DURHAM, N.H. New research from Plymouth State University and the University of New Hampshire indicates that collecting and bleeding horseshoe crabs for biomedical purposes causes short-term changes in their behavior and physiology that could exacerbate the crabs' population decline in parts of the east coast.
Each year, the U.S. biomedical industry harvests the blue blood from almost half a million living horseshoe crabs for use in pharmaceuticals most notably, a product called Limulus amebocyte lysate (LAL), used to ensure vaccines and medical equipment are free of bacterial contamination. This lifesaving product can only be made from horseshoe crab blood, says researcher Win Watson, UNH professor of zoology.
"The crabs are very heavily bled about 30 percent or more of their blood is taken, and that's a fair amount," says Chris Chabot, professor of neurobiology at PSU and a co-author on the study. "Approximately 20 to 30 percent of those crabs do not survive, so we were curious if any of the surviving crabs experienced nearly lethal effects from the bleeding," he said.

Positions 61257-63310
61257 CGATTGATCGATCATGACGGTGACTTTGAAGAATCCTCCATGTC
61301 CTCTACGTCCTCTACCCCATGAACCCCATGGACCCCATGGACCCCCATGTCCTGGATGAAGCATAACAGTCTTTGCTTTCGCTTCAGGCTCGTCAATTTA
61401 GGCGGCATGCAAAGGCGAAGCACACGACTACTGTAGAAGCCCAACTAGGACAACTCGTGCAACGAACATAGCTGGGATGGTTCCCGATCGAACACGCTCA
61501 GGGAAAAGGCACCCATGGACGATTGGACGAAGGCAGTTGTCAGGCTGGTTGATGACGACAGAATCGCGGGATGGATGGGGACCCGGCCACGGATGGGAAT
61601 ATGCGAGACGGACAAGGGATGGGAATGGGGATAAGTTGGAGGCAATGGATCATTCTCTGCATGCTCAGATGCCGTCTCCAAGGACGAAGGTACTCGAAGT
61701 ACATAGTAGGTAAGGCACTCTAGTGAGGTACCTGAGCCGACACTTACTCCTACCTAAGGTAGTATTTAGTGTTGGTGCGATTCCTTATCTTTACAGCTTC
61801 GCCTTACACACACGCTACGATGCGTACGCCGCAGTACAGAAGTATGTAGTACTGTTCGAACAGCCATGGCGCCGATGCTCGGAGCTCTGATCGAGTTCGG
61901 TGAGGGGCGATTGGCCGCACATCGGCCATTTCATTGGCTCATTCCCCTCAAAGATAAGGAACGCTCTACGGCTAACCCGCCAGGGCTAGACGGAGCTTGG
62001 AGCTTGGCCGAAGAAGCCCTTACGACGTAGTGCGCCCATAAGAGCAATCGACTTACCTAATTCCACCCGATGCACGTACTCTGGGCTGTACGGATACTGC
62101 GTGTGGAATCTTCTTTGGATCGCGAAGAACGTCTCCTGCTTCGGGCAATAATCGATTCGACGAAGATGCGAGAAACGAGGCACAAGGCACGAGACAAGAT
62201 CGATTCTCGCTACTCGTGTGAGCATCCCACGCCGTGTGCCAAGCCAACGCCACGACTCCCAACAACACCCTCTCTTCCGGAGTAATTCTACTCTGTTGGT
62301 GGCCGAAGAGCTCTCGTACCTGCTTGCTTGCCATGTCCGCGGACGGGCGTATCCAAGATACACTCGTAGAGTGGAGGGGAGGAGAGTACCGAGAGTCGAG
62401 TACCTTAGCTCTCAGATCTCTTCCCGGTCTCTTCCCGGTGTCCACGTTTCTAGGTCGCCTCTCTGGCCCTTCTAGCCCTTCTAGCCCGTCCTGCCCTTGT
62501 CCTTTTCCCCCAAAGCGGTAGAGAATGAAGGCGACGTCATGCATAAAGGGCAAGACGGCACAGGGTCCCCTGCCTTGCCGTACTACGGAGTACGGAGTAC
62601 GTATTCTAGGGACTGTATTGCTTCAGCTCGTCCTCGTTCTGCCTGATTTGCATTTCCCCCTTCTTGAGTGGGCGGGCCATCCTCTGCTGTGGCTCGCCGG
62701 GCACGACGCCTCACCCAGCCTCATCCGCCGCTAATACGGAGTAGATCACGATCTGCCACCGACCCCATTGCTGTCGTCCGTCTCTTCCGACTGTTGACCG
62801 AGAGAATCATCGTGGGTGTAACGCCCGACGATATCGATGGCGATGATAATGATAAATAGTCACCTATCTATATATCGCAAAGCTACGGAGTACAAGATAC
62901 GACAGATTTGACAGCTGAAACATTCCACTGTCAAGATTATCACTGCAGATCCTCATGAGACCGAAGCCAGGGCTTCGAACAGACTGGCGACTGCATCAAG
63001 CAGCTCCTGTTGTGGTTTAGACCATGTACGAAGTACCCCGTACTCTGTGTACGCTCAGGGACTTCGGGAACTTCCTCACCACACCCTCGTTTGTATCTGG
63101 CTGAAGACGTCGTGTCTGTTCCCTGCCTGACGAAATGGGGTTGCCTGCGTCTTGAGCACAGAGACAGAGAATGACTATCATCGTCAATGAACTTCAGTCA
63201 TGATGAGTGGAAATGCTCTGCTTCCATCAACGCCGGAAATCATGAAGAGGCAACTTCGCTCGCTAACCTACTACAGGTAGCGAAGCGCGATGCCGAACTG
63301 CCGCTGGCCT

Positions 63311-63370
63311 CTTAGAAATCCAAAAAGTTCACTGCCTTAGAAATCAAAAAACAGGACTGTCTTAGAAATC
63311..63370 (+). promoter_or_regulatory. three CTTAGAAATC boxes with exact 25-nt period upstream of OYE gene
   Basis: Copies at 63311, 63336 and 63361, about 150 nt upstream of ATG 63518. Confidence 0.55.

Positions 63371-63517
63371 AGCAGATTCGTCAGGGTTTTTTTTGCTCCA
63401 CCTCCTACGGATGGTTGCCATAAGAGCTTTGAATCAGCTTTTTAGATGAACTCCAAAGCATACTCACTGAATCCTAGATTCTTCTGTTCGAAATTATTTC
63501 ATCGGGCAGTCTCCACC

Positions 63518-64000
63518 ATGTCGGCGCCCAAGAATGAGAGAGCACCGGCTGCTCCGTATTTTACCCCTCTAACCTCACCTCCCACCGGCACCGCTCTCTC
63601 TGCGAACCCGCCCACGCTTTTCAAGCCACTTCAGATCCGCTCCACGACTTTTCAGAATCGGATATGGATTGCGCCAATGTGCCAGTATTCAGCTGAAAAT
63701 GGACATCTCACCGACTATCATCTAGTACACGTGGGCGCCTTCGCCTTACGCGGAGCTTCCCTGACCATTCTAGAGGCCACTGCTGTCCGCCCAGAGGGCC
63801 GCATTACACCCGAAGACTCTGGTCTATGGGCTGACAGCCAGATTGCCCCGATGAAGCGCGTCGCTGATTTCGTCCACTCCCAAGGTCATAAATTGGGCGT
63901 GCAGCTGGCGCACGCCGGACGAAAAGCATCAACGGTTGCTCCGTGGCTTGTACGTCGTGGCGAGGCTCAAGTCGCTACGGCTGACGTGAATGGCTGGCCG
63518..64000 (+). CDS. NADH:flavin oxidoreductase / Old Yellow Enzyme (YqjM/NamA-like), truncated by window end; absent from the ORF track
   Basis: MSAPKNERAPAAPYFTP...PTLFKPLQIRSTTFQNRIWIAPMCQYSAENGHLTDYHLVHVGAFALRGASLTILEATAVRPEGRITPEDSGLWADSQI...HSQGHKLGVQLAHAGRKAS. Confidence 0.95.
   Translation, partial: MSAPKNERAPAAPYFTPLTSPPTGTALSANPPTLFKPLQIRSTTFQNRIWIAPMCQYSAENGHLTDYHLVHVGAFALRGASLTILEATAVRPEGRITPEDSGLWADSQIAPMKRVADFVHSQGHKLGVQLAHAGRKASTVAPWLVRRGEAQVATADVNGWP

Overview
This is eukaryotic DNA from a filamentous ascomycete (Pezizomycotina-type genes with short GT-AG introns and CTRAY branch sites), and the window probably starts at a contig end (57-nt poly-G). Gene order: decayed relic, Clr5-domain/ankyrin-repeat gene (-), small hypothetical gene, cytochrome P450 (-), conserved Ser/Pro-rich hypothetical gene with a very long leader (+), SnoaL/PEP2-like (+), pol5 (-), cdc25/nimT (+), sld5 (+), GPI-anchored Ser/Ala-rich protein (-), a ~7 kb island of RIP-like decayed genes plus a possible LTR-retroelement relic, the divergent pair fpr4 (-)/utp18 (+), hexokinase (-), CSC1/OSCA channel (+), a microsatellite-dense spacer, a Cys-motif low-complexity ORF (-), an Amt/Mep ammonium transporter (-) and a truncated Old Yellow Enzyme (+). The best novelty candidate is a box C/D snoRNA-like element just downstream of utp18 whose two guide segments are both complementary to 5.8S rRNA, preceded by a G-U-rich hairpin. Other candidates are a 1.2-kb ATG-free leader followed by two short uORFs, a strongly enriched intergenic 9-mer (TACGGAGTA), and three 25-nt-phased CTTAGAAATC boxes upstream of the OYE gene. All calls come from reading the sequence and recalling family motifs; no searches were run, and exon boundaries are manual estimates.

The study, "Sublethal Behavioral and Physiological Effects of the Biomedical Bleeding Process on the American Horseshoe Crab," was published recently in the journal The Biological Bulletin.
With funding provided by a N.H. Sea Grant development grant, Chabot, Watson and lead author Rebecca Anderson, a PSU graduate student, replicated the biomedical bleeding process to determine the potential impacts on the crabs' behavior.
After capturing the crabs in New Hampshire's Great Bay and transporting some of them back to Chabot's lab at PSU and others to UNH's Jackson Estuarine Laboratory, the researchers monitored their movements for a week and then harvested some of their blood. Electronic data recorders called accelerometers that measure the crabs' speed and direction were strapped to their backs and the crabs were placed in running whee
|Contact: Rebecca Zeiber|
University of New Hampshire